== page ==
The misleading estate agent

Selling your house to a real estate agent within hours, although signed, nullification is possible.

My client owned a house together with his wife who was terminally ill. They could not pay the mortgage anymore. One day, my client walked past an estate agent's office. The estate agent accompanied my client to his house, viewed it in five minutes and made an offer, which my client was to accept on the spot. My client did not say much, but went along to the civil-law notary, where he signed the purchase agreement within two hours of visiting the estate agent. Parties agreed that the title would be transferred within three months.

My client regretted it. The estate agent put the house on the market for € 50,000 more than he was paying my client. My client did not dare tell his wife about it, nor did he tell her that he forged her signature on the purchase agreement. After the buying estate agent had demanded fulfilment of the agreed delivery, he engaged me as his lawyer. On behalf of my client and his wife I invoked nullification of the purchase agreement. Firstly, my client's wife did not give the permission required by law. Secondly, my client misjudged the actual market value of his house based on incorrect comments from the purchasing estate agent. Thirdly, the purchasing estate agent abused the situation.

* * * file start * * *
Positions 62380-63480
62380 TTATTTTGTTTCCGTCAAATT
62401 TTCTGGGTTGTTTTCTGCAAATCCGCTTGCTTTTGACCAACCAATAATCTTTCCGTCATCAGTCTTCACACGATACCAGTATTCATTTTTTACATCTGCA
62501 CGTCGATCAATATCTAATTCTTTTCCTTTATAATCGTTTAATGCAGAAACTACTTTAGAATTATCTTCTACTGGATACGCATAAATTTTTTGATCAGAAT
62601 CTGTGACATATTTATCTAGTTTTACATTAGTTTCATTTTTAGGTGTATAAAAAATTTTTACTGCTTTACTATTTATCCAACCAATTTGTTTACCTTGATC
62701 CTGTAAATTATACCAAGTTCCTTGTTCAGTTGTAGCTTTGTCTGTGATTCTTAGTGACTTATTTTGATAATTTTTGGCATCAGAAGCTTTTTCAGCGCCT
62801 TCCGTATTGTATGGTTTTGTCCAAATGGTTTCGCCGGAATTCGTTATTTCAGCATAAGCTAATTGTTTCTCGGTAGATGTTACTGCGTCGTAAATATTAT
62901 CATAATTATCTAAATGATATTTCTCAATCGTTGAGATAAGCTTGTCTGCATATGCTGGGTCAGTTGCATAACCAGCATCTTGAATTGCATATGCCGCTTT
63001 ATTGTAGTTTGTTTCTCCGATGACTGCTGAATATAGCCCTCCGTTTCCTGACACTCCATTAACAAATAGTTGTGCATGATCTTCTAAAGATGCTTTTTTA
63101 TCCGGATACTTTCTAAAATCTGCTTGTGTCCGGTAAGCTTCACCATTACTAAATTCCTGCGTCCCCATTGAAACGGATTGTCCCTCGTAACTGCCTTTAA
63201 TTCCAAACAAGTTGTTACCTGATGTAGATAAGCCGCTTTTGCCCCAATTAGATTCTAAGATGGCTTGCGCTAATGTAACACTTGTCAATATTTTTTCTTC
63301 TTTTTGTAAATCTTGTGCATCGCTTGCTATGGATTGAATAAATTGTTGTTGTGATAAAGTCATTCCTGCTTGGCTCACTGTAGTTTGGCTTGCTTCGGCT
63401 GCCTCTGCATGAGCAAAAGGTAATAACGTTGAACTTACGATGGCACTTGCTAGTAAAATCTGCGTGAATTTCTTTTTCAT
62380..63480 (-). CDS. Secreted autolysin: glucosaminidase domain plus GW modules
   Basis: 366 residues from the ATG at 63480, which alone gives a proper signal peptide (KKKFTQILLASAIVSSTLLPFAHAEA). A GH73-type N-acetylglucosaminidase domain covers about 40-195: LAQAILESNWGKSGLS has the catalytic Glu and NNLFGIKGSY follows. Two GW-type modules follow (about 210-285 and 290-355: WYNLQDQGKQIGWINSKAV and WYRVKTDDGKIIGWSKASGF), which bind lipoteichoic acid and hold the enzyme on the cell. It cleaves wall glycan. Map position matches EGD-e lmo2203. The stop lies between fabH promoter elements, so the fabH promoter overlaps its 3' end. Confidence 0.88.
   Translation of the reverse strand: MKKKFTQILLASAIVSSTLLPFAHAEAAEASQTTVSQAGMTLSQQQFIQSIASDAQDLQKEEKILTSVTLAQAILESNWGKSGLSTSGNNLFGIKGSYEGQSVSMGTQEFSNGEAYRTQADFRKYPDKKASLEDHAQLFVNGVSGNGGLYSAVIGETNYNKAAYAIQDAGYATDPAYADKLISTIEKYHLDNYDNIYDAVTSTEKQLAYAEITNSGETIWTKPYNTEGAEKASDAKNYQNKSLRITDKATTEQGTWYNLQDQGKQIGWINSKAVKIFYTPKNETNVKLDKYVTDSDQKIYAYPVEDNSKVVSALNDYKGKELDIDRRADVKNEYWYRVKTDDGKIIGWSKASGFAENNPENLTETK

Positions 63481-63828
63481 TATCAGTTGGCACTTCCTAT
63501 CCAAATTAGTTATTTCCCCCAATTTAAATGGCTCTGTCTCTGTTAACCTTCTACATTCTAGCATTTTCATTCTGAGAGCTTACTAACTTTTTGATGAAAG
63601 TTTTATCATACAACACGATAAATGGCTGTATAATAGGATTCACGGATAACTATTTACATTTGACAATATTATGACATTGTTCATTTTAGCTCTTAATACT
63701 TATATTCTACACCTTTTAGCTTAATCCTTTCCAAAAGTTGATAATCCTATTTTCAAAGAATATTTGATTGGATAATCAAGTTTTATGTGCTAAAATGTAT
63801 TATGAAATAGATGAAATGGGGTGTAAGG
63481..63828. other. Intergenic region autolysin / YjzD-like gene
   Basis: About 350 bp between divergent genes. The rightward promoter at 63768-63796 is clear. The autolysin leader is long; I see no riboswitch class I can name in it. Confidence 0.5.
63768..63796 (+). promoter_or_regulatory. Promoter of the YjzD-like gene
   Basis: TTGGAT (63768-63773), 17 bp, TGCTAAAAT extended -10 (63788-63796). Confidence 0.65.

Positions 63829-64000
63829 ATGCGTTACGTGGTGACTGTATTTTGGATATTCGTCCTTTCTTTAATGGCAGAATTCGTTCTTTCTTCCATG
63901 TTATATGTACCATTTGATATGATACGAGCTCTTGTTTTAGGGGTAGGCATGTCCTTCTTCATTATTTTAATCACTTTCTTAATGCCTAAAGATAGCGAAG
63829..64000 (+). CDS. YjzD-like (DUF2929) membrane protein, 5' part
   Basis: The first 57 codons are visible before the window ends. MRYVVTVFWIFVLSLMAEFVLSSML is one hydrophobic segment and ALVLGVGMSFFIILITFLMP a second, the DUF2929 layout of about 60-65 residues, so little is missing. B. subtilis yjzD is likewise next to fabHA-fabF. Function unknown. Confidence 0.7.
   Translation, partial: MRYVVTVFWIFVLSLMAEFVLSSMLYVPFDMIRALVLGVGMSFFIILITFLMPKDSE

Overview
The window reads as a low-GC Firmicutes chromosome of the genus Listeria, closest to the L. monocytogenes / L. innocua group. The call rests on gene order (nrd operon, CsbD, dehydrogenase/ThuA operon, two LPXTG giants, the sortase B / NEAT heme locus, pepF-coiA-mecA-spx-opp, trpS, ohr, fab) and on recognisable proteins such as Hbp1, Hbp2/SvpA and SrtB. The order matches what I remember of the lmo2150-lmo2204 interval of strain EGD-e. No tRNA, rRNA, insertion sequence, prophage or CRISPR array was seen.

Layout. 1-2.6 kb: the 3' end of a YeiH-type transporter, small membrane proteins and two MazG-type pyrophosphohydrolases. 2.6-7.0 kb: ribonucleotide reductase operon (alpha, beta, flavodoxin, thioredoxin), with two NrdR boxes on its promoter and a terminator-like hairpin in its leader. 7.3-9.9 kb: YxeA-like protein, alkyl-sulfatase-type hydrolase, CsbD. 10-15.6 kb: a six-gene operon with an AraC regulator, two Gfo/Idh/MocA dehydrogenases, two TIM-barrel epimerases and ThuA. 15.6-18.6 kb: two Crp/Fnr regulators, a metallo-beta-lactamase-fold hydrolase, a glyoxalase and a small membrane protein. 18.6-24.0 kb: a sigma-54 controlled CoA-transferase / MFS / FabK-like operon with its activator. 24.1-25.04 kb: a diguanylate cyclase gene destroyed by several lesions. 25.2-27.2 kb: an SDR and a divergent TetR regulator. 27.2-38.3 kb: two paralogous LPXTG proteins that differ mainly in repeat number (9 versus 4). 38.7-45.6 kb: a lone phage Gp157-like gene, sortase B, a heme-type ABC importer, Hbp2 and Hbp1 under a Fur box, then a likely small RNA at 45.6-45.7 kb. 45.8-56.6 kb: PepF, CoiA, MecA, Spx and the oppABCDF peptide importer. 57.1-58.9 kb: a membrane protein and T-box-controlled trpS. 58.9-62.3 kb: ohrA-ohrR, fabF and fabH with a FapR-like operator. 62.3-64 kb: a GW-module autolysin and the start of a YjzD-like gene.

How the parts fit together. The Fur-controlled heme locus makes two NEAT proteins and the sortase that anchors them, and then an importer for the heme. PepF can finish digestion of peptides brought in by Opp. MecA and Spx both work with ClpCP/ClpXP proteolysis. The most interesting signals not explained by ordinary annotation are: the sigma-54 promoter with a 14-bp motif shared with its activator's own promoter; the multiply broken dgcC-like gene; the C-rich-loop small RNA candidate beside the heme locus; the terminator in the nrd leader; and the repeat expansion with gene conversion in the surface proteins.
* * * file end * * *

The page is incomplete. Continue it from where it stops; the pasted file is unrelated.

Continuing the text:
On account of my client's refusal to deliver, the purchasing estate agent summoned my client and his wife to appear before the Court President. He demanded performance of delivery under penalty of a fine. The President refused to allow the claim. He decided that it was insufficiently plausible that the agreement entered into was still in force and doubted whether my client was still obliged to deliver. The President considered the matter too complicated to be dealt with in interlocutory proceedings and referred to the standard procedure. He did emphasise that the agreed stipulated price seemed to be on the low side and that it was suspicious that my client signed the purchase agreement at the civil-law notary's office within a few hours from the visit without adequate time for reflection.   The purchasing estate agent subsequently tried again in the standard procedure. During the hearing, the Court appeared to be very critical of the estate agent's role and attitude. When the purchasing estate agent realised he had no chance here either, he withdrew his claims. My client subsequently managed to sell the house on the free market for a realistic purchase price, which was many tens of thousands higher.

 

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